From Our Briefings Newsletter

Published on22 JAN 2019

The article below is from our BRIEFINGS newsletter of 22 January 2019:

Briefly . . . Clients' Outlook on Risk, Recession and Returns

When will the U.S. economy enter a recession? How many times will the Federal Reserve hike interest rates in 2019? Those were among the questions asked of the 275 attendees at the annual Goldman Sachs Global Strategy Conference in London last week. We sat down with Goldman Sachs Research's Ian Wright to discuss what he learned from the responses -- and how they compare with our analysts' forecasts.

Do clients think we're headed for a recession?

Ian Wright: Just over 50 percent of clients expect a US recession at some point in 2019 or 2020. This differs from the view of our US economists, who view the likelihood of recession as relatively more remote at roughly 30 percent over the next two years. They think the prospects for a soft landing are better than many believe, primarily because the economic imbalances typically associated with recessions do not look particularly threatening at this point.

What's the dominant view on the interest-rate trajectories at the Fed and the European Central Bank?

IW: Just under a majority of clients expect one Fed hike in 2019, while our economists forecast a hike at two meetings this year with a probability greater than 50%. When it comes to the ECB's first rate increase, however, the close-to-uniform distribution of responses suggests clients are less certain. While our European economists believe a first hike will likely come in late 2019, they think that weaker growth numbers have made this a close call, with 2020 also a possibility.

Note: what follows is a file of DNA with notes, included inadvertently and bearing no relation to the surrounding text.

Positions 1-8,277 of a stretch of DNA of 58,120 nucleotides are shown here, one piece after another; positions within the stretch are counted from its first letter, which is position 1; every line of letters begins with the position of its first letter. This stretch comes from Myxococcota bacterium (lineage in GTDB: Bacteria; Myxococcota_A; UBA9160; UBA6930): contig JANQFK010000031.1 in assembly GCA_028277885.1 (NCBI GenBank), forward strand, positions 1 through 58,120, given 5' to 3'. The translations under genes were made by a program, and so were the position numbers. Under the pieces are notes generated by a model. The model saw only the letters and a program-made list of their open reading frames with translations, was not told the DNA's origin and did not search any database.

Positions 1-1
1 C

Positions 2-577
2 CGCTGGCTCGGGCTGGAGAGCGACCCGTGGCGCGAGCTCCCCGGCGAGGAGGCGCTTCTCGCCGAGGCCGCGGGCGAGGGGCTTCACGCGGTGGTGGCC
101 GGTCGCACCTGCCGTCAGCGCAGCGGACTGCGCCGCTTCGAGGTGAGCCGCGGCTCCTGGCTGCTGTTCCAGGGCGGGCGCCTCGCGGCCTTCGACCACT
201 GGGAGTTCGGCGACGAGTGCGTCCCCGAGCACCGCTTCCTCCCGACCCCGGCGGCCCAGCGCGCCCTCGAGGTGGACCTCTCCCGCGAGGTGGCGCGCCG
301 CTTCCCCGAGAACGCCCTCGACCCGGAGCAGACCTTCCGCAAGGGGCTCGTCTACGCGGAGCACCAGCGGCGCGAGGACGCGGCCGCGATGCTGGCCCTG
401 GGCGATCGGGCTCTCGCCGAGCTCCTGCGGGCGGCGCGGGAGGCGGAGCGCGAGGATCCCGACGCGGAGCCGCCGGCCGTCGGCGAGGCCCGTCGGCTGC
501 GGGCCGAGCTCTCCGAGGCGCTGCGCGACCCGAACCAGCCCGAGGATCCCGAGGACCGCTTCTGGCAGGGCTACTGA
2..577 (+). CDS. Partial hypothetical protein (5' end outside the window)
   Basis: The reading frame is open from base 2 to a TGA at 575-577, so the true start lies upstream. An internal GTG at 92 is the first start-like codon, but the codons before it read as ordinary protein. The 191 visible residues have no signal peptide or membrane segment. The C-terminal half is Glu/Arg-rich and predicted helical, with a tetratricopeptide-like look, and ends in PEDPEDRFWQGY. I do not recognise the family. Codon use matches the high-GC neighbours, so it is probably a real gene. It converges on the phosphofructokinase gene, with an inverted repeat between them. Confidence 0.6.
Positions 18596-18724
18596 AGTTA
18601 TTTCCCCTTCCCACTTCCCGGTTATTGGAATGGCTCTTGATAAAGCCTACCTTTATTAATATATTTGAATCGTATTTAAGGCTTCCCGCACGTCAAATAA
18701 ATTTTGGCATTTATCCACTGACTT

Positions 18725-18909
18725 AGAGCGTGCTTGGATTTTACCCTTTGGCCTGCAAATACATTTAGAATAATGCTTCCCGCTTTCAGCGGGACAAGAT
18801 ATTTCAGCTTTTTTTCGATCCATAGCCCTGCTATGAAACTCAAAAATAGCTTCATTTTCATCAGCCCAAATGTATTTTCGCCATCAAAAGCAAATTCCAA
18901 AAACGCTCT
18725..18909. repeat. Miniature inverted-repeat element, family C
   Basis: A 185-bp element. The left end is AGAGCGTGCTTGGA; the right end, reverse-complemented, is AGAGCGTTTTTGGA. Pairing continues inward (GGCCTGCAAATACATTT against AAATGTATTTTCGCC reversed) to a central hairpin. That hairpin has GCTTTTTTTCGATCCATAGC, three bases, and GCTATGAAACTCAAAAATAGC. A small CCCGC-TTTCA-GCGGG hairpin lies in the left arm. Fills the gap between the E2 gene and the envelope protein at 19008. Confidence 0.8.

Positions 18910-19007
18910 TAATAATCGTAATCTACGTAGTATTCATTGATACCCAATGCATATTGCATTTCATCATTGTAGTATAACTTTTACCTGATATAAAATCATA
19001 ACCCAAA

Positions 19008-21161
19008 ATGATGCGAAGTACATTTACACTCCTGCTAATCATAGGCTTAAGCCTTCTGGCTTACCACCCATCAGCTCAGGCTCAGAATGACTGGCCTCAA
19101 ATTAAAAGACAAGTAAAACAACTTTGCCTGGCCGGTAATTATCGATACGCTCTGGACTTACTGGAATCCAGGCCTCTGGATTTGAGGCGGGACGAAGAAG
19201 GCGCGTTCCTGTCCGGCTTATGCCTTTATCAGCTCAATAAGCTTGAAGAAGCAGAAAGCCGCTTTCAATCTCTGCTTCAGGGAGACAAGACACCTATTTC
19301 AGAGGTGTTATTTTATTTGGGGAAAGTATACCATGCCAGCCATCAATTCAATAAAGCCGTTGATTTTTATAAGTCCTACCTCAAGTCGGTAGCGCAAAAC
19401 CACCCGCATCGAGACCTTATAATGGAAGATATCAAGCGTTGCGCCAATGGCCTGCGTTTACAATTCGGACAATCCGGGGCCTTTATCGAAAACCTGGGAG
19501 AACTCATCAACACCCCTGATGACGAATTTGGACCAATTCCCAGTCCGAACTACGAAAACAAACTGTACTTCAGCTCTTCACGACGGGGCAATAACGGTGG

How do clients think global equities will perform in 2019?

IW: A majority of the participants expect positive single-digit global equity returns in 2019. Very few forecast markets to fall or rally significantly, though it’s worth noting that almost twice as many respondents expect negative single-digit returns compared with 10-20% returns. Overall, the results suggest a slightly cautious attitude toward risky assets, which fits well with our expectation of a higher-volatility, lower-return environment.

Did any sector or regional preferences stand out?

IW: Many clients thought commodities and technology stocks -- two sectors that have de-rated materially in recent months -- will outperform globally in 2019. Many expect non-Asia emerging-market equities to fare the best. Optimism surrounding European stocks has waned over the past year: while 32% had expected the region to outperform in 2018, only 15% expect the same for 2019.